It is also an important factor in the relationship between those communities and cultural institutions in Canada and around the world, such as museums. I say “around the world” because important aspects of Canadian indigenous culture are not found just in Canadian collections; in fact, many important items were removed to foreign lands by explorers, missionaries and academics early in our history. I have an example of my own that came to a successful conclusion just recently, and I will touch on that issue in just a few moments. The se items exist in public and private institutions around the world in the United Kingdom, France and the United States of America.

How can a national strategy support this process of repatriation? The most important part of developing this type of strategy is to hear from all stakeholders who have experience with repatriation and hear what has worked for them and what has not, hearing about best practices from the people who have experience with this sort of procedure, including the government. We also need to hear from those who would engage in repatriation but do not feel they currently have the capacity to do so. Perhaps personal history for them dictates that they should have a say in what is going on, and we certainly do want to hear from them. We consider them as very important stakeholders in this process of repatriation.

Without prejudging what all the stakeholders might say, Bill C-391 needs to make sure the government, in developing a national strategy, has enough flexibility to listen to what it will hear during the consultations and what to take into account.

We are here to consider Bill C-391. The bill does not legislate rules for repatriation, of course. That is an important point, and one of the strengths, one of the great things about this particular bill.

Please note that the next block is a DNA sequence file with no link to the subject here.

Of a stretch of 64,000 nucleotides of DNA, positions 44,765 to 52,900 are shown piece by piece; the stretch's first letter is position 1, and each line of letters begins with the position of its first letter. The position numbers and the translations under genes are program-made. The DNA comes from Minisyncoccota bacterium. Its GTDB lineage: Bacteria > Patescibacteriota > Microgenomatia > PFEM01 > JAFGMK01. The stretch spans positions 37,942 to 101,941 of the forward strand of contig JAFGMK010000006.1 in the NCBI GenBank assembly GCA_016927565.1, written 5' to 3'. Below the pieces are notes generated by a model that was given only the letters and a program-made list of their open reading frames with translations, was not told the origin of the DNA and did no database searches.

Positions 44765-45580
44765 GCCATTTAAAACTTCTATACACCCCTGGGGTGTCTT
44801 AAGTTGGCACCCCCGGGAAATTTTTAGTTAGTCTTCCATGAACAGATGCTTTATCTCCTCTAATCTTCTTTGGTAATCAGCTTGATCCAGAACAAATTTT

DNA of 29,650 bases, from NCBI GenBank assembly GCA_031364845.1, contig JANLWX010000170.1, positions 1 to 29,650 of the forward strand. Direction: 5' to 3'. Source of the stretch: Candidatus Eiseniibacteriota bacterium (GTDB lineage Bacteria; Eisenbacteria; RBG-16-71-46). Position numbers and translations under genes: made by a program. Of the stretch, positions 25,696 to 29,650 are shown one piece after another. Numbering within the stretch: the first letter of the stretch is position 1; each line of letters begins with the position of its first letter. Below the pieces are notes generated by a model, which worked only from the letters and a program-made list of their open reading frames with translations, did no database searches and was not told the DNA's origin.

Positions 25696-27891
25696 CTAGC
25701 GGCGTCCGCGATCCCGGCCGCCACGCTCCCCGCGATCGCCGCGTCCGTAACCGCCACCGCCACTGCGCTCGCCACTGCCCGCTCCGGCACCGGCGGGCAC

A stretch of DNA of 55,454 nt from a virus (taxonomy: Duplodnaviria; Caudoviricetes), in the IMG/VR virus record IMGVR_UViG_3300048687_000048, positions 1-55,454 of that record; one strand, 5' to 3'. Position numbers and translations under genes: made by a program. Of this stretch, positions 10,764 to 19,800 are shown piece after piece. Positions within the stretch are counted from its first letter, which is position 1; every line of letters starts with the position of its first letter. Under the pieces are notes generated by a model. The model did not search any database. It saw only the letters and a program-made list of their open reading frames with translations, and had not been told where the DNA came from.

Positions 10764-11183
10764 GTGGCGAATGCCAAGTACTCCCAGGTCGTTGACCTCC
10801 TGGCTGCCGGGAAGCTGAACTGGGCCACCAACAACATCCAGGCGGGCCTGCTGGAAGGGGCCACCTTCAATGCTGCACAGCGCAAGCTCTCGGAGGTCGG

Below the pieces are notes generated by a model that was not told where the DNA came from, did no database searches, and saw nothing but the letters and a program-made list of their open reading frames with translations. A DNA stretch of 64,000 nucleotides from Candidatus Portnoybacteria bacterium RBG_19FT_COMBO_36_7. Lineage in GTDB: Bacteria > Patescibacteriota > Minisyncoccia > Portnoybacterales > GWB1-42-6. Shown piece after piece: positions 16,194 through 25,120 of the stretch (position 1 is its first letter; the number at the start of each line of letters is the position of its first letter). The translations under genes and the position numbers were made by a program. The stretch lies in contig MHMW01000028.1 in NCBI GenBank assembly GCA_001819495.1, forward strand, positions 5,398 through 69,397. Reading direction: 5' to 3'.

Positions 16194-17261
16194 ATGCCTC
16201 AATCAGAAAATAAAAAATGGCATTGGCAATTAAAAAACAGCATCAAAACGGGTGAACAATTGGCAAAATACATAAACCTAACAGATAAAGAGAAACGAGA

We have heard from members of indigenous communities that they do not want the government to create the rules or add elements of bureaucracy to what should be a direct dialogue between them and the people involved directly in the repatriation, certain export experts and historians alike. This is a big part of the bill that opens up the dialogue to others and would allow the people who share a common history to have direct input.

Bill C-391 speaks to the role of the federal government in repatriation.

I would like to point out that the bill no longer includes a definition of what is meant by “aboriginal indigenous cultural property”. That is a very important point. It is a commonly used term, but it is not defined in law. It is not even defined in the UN Declaration of the Rights of Indigenous Peoples. Definitions can be complex things. No matter how comprehensive we try to make them, something will always be unintentionally excluded, or they become so general as to be meaningless or hard to interpret. As well, if we define in a piece of legislation a concept that is not defined elsewhere, people can still refer to it for reasons that were not intended. The result of removing the definition is that the scope of the strategy and what it covers would still be determined, but would be done together with stakeholders when strategy is developed, not ahead of the time when other people become involved. The bill would give the government enough flexibility to listen to stakeholders and to be guided by what it hears. That is essentially the spirit of what we are trying to achieve through Bill C-391.

I think we would all agree that these are the first steps in a long path toward reconciliation, a path that we are still on. Bill C-391 signals that next step.